Paintings and drawings were the oldest forms known to man to express themselves. They used cave walls and ceilings as a canvas. Cave paintings also referred to as rock paintings, are depictions done on cave or rock walls and ceilings.
Painting on the roof of the Sittanvasal Cave Image credit: Wikipedia.org
These paintings usually date back to prehistoric times. It is a type of parietal art that is more than 45,500 years old. Cave paintings found are of three types- petroglyph(carved on the rock surface), pictographs ( painted on the surface), and earth figures (formed on the ground). The oldest type of cave paintings was a mix of hand stencils and simple geometric shapes, which evolved with time and movement.
Cave painting at Bhimbetka Image credit: Wikipedia.org
Rock art is found in many culturally diverse regions of the world. These are seen as the record of human history and the prevalent culture of the time. In India, the history of cave paintings can be traced back to the prehistoric era, beginning around 30,000 BCE in the caves of Central India. It extends to a period as late as the 8th to 10th century CE. Many cave paintings were either lost or yet to be discovered. The excavated cave paintings have survived the effects of time and erosion.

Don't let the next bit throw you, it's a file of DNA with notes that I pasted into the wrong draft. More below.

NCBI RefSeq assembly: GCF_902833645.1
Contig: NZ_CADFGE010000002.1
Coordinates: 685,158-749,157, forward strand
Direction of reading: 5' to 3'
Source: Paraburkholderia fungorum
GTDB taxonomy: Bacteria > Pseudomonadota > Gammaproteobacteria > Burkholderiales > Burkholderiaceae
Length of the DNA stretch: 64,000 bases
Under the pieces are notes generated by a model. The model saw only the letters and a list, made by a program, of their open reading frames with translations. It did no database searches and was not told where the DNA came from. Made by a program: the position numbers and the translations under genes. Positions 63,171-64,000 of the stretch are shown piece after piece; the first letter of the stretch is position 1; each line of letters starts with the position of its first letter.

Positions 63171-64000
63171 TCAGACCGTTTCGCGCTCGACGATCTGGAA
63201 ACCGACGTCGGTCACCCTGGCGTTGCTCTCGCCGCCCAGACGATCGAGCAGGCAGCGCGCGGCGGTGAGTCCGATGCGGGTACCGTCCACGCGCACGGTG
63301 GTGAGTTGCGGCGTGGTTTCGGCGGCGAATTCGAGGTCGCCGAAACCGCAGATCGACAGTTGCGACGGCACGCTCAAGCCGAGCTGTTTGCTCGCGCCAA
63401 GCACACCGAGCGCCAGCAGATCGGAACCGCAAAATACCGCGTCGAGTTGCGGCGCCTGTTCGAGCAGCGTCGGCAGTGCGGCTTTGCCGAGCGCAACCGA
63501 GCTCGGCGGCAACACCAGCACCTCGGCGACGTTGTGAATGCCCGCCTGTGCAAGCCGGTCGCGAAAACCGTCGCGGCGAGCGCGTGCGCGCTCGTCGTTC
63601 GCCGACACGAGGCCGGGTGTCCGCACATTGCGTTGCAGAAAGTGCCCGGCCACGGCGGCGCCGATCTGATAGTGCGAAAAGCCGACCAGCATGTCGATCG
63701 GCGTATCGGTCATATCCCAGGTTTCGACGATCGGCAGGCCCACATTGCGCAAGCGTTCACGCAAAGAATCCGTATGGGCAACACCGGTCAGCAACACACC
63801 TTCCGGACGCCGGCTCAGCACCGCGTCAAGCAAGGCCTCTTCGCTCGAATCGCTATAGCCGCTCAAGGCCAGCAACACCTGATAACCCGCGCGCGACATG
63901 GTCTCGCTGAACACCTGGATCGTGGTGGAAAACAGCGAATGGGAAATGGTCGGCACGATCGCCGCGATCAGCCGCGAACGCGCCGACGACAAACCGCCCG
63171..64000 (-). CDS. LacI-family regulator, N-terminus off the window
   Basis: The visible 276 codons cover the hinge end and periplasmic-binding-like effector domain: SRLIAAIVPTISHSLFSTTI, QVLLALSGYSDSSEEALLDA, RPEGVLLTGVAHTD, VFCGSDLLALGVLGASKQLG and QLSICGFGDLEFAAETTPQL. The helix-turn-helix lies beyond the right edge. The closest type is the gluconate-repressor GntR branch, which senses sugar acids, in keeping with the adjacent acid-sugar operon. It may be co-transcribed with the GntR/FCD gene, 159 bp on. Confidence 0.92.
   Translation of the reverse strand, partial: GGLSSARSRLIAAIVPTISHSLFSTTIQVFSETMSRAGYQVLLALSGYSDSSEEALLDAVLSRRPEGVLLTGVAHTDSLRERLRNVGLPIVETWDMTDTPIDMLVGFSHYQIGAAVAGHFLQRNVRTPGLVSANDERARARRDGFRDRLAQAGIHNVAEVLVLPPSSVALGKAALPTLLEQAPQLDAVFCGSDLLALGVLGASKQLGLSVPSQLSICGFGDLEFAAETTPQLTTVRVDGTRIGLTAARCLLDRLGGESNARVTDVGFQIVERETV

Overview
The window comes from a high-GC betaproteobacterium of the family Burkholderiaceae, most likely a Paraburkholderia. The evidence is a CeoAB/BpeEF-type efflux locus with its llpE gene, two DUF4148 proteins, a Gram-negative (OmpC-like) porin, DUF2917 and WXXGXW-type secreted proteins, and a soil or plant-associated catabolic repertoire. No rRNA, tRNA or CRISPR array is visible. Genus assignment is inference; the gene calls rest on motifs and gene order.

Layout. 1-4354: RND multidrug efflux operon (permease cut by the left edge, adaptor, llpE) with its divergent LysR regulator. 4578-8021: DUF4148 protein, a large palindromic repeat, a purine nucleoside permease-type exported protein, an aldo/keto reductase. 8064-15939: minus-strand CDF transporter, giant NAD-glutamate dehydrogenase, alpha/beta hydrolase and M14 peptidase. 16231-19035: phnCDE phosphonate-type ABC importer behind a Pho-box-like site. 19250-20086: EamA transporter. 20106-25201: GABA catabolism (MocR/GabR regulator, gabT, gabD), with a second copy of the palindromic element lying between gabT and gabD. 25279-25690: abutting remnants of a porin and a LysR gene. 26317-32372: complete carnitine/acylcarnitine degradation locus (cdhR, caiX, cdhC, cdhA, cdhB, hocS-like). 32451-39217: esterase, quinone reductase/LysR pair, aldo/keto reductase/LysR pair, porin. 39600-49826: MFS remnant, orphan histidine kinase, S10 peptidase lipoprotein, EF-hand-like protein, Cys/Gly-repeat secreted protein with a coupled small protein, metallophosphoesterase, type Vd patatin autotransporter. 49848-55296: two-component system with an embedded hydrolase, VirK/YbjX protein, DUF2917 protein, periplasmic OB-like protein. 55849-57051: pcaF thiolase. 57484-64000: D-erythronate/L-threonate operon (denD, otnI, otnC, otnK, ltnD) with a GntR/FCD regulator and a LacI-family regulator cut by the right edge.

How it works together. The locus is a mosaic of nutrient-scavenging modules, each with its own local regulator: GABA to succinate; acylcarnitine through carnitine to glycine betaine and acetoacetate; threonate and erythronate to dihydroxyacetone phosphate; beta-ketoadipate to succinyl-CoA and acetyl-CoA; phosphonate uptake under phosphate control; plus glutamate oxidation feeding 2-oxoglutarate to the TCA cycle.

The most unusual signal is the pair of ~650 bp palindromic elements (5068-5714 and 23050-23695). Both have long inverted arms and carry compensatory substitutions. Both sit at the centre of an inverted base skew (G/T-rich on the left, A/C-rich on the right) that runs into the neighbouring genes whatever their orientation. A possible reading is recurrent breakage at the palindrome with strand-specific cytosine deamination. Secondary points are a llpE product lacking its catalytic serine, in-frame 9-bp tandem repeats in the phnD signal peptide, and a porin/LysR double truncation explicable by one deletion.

A man being hunted by a horned boar. Cave painting at Bhimbetka Image credit: Wikipedia.org
The cave paintings are a representation of the economic, social and cultural life of the people of the respective times. The commonly found themes are man, animal and geometric symbols. In early paintings man used stick figures to represent human beings. Long snouted animals, waves, lines, geometric designs and dots were prevalently found. Paintings of flora and fauna, hunting scenes, dancing, fighting and pantheism are some specific themes found largely.
A mural painting depicting a scene from Mahajanaka Jataka, Cave 1, Ajanta Image credit: Wikipedia.org
The extraction of colours and dyes seems to be an exciting factor. The paintings in the caves were done with dyes and colours derived by grinding various coloured rocks like haematite(red ochre), chalcedony(green) and limestone(white). Bhimbetka cave paintings, Madhya Pradesh, were the oldest form of human expression in India. Ajanta caves in Maharashtra displays the life of Buddha. These cave paintings are unique because of the protective layer of lime plaster over the paintings. the later cave paintings focused on religious figures. It depicted scenes from Buddism, Jainism and Hinduism. The Ellora and Elephanta caves found in the Chamedari hills (550-750 AD) displayed the life of Buddha. The brightly coloured walls and ceilings depicted the Jataka incarnation of Buddha.